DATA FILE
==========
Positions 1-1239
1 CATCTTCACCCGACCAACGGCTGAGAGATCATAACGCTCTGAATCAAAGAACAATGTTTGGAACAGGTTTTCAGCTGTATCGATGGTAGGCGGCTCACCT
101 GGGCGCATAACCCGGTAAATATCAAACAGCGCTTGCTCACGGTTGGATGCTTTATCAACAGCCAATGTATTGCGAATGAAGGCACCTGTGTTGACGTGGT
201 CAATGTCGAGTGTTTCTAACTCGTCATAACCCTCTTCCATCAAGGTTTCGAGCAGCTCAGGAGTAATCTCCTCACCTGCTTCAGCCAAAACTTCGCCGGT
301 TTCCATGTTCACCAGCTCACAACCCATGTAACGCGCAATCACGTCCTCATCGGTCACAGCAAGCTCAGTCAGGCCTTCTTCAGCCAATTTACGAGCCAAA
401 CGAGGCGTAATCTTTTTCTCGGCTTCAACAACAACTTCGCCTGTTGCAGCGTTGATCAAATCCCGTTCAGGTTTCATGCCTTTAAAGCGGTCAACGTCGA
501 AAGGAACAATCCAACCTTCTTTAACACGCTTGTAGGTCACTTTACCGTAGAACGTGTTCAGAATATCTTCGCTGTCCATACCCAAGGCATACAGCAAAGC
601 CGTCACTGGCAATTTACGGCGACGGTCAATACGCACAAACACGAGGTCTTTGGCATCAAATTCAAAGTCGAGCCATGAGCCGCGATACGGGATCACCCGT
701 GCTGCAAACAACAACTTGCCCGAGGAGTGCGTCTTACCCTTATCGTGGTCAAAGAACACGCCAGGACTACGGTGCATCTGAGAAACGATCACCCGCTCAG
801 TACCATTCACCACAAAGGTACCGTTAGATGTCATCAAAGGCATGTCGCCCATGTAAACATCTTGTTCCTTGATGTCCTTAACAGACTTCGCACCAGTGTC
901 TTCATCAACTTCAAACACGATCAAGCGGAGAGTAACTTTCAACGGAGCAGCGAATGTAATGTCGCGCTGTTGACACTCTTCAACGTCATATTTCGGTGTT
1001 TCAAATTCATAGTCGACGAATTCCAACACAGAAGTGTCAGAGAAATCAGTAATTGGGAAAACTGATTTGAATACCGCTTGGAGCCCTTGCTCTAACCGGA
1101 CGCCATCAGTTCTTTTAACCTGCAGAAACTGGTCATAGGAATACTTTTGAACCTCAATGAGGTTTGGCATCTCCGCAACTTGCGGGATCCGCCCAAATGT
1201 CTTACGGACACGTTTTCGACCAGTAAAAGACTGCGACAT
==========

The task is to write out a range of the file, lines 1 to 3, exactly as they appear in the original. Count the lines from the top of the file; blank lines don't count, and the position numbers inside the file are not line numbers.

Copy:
Positions 1-1239
1 CATCTTCACCCGACCAACGGCTGAGAGATCATAACGCTCTGAATCAAAGAACAATGTTTGGAACAGGTTTTCAGCTGTATCGATGGTAGGCGGCTCACCT
101 GGGCGCATAACCCGGTAAATATCAAACAGCGCTTGCTCACGGTTGGATGCTTTATCAACAGCCAATGTATTGCGAATGAAGGCACCTGTGTTGACGTGGT